A common problem in mobile networks is a lack of Ethernet ports at telecom sites or IP addresses on the network. A SiteBoss can be equipped with a four-port or eight-port Ethernet Layer 2 switch. This solves several problems:
Ethernet Ports – More “smart” controllers are being added to sites and site routers don’t have the physical ports to accommodate them. The SiteBoss adds additional Ethernet ports for expansion at the site.
IP Addresses – IP address management is complicated by the addition of networked devices at sites. The SiteBoss provides a separate network for attached devices with IP addresses served from the SiteBoss by DHCP. Only the IP address of the SiteBoss needs to be added to the network conserving scarce IP addresses.
Security – Many operators have network security concerns, and the SiteBoss can perform as the single approved secure device on the network, with non-approved devices on the separate network created by the SiteBoss.
In telecom sites where there is no Ethernet connectivity the SiteBoss can use alternate connectivity types:
Wireless Modems – Asentria has a range of wireless modems available as options in the SiteBoss.
Fiber Connections (SFP) – Asentria SiteBoss units can support an SFP connection for cases where only fiber connectivity is available.
Network Secure Remote IP Access
The primary methods for secure remote IP access are listed below. This function most often enables someone within the NOC to communicate securely to the SiteBoss unit, and then pass through the SiteBoss unit to communicate to other equipment at the site.
Ethernet to Ethernet (or Serial)– In some cases intelligent devices (eg. HVAC, generator, or rectifier smart controllers) are not considered secure enough to be placed directly onto a network, and can be directly connected to the internal Ethernet or serial ports on a SiteBoss for access.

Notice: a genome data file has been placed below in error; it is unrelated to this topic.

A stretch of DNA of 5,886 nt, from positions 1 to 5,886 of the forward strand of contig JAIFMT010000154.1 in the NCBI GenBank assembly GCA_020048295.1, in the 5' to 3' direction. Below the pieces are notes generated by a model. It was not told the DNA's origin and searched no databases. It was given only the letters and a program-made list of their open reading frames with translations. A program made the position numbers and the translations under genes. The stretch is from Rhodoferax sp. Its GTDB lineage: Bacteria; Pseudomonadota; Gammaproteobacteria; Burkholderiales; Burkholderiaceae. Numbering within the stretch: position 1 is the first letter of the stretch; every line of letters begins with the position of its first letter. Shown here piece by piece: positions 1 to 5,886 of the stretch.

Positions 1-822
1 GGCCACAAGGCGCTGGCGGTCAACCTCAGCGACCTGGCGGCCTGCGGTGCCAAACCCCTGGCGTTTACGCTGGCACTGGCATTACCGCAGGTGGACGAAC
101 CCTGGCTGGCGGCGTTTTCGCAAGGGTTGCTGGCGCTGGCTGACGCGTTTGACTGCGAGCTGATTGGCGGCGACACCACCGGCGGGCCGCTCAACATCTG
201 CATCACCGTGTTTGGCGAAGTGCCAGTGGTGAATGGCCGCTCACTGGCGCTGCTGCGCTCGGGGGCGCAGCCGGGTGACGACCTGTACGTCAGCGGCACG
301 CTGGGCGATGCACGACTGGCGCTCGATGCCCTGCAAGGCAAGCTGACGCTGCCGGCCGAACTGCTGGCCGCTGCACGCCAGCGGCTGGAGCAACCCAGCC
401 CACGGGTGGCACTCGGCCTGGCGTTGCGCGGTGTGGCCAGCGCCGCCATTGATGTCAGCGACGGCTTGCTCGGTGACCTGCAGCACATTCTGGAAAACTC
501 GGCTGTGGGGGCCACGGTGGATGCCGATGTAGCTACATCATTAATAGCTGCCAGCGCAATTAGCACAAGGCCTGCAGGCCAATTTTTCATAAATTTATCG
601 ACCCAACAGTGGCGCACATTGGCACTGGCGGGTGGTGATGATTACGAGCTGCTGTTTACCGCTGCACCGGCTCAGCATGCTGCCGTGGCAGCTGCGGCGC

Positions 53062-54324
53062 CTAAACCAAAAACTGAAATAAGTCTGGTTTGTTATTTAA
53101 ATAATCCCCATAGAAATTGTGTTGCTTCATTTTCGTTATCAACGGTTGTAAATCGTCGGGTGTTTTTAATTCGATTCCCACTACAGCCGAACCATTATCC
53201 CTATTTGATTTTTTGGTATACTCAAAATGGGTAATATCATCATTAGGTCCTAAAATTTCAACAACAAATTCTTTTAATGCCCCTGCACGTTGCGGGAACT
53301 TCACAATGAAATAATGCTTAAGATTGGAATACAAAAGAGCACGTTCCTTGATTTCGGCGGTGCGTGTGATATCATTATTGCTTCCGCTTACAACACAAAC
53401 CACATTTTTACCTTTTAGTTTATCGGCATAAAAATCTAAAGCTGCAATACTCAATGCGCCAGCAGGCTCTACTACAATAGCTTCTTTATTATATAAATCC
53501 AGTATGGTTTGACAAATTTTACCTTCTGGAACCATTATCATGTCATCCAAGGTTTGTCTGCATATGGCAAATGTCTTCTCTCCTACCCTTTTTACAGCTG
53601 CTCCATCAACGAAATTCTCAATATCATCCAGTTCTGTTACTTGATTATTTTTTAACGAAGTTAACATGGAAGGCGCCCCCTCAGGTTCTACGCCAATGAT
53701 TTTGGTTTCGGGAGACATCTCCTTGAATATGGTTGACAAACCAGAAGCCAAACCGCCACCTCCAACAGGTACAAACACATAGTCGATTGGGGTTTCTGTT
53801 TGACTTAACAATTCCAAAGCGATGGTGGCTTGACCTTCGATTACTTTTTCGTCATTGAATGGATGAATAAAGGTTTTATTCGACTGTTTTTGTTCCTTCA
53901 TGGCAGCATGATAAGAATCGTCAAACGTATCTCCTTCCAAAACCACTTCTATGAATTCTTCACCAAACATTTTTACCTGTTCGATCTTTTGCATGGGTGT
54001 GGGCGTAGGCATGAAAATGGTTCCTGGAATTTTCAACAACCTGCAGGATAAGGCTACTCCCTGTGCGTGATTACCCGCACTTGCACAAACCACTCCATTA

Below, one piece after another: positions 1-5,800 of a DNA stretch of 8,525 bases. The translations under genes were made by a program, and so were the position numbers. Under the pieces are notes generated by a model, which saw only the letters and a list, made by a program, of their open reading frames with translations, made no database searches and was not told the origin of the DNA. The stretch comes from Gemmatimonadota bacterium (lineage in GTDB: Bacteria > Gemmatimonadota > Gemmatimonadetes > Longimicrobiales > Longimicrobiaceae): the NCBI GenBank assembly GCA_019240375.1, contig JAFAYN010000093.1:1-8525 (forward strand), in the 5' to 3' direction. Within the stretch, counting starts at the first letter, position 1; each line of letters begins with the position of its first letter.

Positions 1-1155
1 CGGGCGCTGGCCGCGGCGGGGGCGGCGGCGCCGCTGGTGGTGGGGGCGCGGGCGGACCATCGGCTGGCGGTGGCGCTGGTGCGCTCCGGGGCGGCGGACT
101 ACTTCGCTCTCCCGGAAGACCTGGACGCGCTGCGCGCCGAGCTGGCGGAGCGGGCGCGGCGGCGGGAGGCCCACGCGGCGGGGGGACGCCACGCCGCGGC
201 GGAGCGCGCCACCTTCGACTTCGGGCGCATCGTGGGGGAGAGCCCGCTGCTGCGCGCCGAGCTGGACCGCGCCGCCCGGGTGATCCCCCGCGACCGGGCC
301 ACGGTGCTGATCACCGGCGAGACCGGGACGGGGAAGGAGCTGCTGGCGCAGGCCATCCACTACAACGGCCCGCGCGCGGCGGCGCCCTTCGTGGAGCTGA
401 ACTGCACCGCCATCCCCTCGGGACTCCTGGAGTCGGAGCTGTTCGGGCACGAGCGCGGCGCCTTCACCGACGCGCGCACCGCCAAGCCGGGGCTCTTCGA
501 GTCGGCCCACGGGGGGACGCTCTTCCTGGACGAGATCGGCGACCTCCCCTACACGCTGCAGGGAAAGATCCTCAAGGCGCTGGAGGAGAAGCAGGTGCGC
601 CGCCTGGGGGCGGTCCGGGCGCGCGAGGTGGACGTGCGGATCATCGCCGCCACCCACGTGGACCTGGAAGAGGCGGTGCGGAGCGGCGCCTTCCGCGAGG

Wireless Modem to Ethernet (or Serial) – A wireless modem option can be used to connect to the SiteBoss, and then connect through the SiteBoss unit to any attached Ethernet or serial based device.
Many of the most interesting applications relate to the SiteBoss’ onboard scripting language, and the new RESTful API. The SiteBoss is connected to all major site sub-systems, and can make decisions based on complex logic. Two brief examples are listed below, but there are many new possible applications using these functions.
– Site Hardening Example – A SiteBoss recognizes AC main power is lost to a site. The SiteBoss doesn’t start generator unless battery charge is below a certain level, and site temperature is above a certain level, extending diesel fuel and site life.
– Energy Efficiency Example – A SiteBoss with integrated HVAC card is controlling HVAC at sites. Using the RESTful API network wide changes to set points can be made, and even made continuously, to optimize HVAC at sites and across the network. Via the API, telemetry data on HVAC performance across the entire network can be retrieved and analyzed.
SNMP Traps – Sending SNMP traps based on recognizing any of a wide variety of faults is one of the most common uses for a SiteBoss unit.
SNMP OID Creation – If polling of the SiteBoss is preferred to SNMP traps, the SiteBoss also has OID’s corresponding to all measured values that can be polled. New OID’s can be created to create new values at the site.
SNMP Proxy – Allows SNMP agents to poll devices that are connected to the SIteBoss, but which are not on the same network as the agent. A means of keeping smart controllers that aren’t considered fully secure off the primary network.
SNMP Trap Capture – SNMP traps can be sent from local devices at a telecom site directly to the SiteBoss. The SiteBoss can then take various pre-set actions based on the trap received, or information contained within the traps.
SNMP Polling – SiteBoss can poll specific OID’s from other SNMP devices, and build internal files of that data that can be used by our alarming or scripting functions.
ASCII to SNMP
MODBUS to SNMP
XML to SNMP
HTML to SNMP